From disaster relief efforts during the Pike County floods, to the hundreds of volunteers that helped get Kentucky back on its feet after the March tornadoes, The Christian Appalachian Project's foot print can be found all throughout Appalachia.
But today, the organization announced it will be closing some programs as a part of their long term strategic planning.
"Closing programs is never a good choice but it can be the right choice," explains CEO and President Guy Adams, "where there may be some duplication of services, where there maybe some inefficiencies in programs because others were could be duplicated, we looked at everything."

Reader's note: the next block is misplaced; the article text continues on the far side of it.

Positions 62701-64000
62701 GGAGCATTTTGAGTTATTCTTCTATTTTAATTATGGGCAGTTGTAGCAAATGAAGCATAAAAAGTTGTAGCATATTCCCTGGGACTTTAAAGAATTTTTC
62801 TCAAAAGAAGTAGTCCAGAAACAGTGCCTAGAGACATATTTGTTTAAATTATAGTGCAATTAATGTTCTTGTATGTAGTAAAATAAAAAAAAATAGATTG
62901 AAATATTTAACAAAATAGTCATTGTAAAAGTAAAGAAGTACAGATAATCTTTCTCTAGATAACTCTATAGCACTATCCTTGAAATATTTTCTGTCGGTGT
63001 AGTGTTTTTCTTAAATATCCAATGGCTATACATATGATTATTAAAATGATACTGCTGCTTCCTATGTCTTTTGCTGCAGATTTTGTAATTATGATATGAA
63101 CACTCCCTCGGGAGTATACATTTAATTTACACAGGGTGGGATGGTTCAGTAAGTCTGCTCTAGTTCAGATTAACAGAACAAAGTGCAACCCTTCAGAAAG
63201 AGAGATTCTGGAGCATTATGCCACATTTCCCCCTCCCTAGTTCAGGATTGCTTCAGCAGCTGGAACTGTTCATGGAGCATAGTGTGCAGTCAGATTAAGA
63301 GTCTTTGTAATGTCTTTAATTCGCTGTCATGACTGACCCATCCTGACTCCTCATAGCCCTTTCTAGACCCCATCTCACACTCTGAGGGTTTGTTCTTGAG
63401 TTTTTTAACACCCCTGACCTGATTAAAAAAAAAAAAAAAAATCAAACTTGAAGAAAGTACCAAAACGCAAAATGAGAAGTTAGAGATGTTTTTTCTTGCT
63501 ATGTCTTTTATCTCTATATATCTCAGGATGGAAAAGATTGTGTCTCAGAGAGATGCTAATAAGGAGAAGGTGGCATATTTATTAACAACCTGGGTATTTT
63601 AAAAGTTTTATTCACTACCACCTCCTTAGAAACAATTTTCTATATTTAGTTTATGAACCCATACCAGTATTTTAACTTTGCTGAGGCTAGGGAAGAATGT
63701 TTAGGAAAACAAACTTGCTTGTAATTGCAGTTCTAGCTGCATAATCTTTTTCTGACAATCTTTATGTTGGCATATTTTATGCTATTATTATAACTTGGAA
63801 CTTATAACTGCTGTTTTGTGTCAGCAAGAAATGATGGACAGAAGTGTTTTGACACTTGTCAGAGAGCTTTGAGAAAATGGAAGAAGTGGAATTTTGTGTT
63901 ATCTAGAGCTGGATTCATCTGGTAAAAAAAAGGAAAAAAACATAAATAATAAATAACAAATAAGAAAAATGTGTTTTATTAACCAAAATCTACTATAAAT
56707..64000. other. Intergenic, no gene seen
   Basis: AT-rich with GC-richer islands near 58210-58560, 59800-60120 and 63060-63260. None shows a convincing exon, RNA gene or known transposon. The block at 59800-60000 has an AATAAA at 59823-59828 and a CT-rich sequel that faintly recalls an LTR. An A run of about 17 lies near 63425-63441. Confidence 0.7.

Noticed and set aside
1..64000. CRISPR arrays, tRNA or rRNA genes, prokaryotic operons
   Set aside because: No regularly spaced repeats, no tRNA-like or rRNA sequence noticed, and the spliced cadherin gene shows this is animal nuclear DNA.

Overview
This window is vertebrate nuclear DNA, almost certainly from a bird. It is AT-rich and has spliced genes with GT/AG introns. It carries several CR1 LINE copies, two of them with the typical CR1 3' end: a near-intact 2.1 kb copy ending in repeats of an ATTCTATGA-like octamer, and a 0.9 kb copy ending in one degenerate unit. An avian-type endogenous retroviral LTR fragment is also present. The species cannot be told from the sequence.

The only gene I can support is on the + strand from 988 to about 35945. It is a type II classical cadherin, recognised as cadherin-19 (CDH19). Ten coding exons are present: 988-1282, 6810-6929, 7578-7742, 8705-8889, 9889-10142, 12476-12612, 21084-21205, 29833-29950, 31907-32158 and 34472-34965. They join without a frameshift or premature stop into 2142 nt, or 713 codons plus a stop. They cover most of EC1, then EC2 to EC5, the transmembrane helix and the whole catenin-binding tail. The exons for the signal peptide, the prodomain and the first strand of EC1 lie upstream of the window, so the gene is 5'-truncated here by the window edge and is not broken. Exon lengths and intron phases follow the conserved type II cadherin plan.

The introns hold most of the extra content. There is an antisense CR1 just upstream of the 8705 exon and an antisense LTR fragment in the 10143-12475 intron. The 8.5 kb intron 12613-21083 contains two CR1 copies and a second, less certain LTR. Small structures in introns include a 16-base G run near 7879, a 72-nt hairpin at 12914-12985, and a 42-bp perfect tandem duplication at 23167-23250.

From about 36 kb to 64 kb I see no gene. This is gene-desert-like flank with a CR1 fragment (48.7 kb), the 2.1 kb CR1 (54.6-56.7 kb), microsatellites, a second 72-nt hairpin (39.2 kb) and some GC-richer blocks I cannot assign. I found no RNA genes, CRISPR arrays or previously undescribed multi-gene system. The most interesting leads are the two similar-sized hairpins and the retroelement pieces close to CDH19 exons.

Adams says after over a year of analyzing data and information the organization decided it'd be best to end three of their programs.
"Two in Rockcastle County, Rainbow Respite and Healing Rain, and a child and family development center in Martin County. Was there an economic piece of that? Of course there always is, it's a struggle for any organization to balance the income with the expenses."
Adams believes by restructuring their programs it will help them refocus on their mission and core principles which is providing food, shelter and clothing. They say their motto is "helping others help themselves."
"The strategic plan directs you to make those kind of long program changes to make sure that you're here," explains Adams, "you're here not just today but next year and five years. As long as long as there are people in need in Appalachia that we need to try and help."
In total nineteen works will be affected in the closings, however Adams says new positions will be added as they restructure.